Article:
The price you list your home at will either help or hurt your chances to sell for top dollar. Here’s why.
Looking to sell your home? Click here to use our free home evaluation tool.
Looking to buy a home? Click here to search all houses on the local MLS.
Your home sale success has a lot to do with your pricing strategy, and a recent survey by the National Association of Realtors proves it: They found that properly priced homes go under contract within two weeks or less of their listing date. Also, studies show that the median-list-to-sales price ratio is currently at 100%.
Market research tells us that well-priced homes usually spend around three to four weeks on the market before going under contract and selling for 97% of their listing price, while homes priced over their appraised value languish on the market and fail to attract much interest. When a seller whose home is overpriced is lucky enough to go under contract with a buyer, a lot of times, the appraisal will come in below the agreed-upon contract price, resulting in one of two things: The parties reach a deal based on the home’s appraised value or they don’t, in which case the home goes right back on the market.
Be sure to go check the property if there have been major storms (be they hurricanes, wind storms, heavy rains, or ice storms) to make sure everything is still in good shape.
If you want to sell your home for top dollar, pricing it according to its market value is a must. When I meet with my sellers, I carefully evaluate their home’s condition while also taking its location into account. Once I’ve gathered all relevant information about the home, I look at and compare it to similar recently sold properties in the area. From there, we can put together a competitive pricing strategy.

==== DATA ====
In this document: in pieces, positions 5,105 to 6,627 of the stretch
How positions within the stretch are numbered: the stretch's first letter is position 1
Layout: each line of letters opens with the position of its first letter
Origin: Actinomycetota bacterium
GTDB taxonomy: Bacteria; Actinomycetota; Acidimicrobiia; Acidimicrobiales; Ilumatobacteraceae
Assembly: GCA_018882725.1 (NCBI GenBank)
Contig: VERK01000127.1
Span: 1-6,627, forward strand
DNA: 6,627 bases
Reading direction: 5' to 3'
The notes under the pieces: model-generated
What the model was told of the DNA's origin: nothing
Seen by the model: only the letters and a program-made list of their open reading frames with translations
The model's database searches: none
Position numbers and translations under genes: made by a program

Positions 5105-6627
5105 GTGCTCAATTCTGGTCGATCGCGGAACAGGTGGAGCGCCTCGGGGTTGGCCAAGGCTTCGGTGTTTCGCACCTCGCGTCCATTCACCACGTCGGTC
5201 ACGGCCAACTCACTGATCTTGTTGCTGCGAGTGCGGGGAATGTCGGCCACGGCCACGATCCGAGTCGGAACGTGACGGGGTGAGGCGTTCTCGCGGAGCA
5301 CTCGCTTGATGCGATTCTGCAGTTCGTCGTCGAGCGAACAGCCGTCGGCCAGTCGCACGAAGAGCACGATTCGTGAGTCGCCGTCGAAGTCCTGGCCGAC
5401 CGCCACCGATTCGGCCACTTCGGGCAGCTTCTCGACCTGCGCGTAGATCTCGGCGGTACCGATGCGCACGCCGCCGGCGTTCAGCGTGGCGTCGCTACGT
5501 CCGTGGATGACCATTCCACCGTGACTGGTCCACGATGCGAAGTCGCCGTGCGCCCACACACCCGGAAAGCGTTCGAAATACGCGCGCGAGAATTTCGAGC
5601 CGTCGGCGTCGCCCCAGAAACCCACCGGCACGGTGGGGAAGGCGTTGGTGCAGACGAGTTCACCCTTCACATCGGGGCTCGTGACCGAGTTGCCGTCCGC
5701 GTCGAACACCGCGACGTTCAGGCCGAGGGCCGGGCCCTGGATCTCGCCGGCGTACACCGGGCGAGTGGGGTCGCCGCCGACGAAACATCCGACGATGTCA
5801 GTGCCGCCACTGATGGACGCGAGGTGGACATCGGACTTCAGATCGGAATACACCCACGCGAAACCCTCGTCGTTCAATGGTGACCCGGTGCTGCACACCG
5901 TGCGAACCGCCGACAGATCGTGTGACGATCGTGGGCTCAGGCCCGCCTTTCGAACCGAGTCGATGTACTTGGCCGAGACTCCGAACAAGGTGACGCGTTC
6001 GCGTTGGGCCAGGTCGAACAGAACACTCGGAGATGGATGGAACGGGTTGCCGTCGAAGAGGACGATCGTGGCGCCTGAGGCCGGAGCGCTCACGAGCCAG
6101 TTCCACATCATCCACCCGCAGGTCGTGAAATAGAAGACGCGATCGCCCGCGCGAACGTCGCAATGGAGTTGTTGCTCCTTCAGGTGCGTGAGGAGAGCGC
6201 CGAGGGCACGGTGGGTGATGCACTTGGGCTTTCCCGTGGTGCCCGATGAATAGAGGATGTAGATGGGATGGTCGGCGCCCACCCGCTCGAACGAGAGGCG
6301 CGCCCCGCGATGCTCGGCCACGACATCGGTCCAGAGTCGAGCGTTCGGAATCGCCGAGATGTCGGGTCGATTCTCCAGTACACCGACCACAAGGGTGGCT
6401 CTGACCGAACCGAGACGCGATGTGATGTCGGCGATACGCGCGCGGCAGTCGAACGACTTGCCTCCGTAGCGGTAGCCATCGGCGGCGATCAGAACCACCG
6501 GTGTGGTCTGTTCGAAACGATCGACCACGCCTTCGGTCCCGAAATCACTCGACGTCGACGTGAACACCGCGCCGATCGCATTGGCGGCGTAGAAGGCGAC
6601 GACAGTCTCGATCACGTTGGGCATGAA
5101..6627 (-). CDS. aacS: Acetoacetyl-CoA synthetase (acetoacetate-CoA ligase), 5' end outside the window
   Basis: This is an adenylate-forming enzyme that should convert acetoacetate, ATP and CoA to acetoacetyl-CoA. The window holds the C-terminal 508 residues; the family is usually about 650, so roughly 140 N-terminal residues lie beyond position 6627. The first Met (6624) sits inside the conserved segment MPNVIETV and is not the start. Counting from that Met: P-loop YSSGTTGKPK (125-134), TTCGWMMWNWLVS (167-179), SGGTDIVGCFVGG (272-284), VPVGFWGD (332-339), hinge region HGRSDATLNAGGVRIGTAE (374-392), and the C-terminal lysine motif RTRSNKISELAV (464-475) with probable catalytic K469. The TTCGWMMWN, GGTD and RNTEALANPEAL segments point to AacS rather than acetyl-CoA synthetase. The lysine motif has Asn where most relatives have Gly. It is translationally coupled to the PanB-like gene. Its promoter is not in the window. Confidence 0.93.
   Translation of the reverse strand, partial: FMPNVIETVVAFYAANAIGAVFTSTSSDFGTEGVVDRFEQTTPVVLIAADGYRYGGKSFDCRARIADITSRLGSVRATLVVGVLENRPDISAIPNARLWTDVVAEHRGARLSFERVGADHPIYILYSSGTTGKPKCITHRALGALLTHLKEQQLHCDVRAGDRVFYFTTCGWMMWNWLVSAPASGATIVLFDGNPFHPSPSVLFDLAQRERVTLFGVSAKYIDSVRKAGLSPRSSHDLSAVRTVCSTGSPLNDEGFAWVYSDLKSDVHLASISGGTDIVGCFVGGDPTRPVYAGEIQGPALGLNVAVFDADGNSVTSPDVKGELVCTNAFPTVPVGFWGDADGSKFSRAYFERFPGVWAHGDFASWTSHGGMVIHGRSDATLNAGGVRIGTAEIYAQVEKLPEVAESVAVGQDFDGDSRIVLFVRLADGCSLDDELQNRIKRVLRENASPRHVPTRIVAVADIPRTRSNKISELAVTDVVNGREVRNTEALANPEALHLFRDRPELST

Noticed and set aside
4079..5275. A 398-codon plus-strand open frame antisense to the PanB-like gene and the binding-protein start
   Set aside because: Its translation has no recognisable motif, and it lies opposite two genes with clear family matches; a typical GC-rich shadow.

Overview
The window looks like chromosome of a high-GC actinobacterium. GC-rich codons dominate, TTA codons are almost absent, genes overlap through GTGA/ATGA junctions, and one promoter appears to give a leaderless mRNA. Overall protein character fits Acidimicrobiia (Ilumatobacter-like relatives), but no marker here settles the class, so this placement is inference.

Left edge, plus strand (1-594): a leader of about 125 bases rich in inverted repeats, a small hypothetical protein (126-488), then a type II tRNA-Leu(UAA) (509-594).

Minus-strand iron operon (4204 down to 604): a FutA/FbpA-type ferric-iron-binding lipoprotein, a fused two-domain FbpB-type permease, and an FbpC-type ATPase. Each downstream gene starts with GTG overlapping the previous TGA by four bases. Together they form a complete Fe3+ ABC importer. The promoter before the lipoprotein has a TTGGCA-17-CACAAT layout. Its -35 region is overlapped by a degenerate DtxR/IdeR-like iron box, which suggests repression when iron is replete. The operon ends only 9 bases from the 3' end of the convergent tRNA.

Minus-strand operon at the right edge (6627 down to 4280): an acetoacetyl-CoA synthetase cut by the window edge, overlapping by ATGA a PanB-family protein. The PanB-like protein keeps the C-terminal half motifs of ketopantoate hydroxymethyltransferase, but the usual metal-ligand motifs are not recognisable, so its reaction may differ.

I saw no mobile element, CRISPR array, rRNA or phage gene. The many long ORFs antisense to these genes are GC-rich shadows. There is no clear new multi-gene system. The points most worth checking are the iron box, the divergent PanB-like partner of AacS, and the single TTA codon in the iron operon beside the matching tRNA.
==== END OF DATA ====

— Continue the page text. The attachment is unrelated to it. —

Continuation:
It’s also important to recognize that almost all buyers start their home search online and have identified the price bracket they’d like to receive notifications about, so when you price your home too high, a potentially interested buyer may not even know about it. If that same buyer does happen to see it, they’ll notice its price and move on. Sure, you can adjust your price after it’s already been listed, but by then, it’s old news and they’ve likely lost interest.
If you have any questions or would like my help in selling your home, please give me a call or send me an email. And for other buying and selling tips, visit my website at ShannonR.com and click on the ‘Video Library’ link. I look forward to speaking with you soon!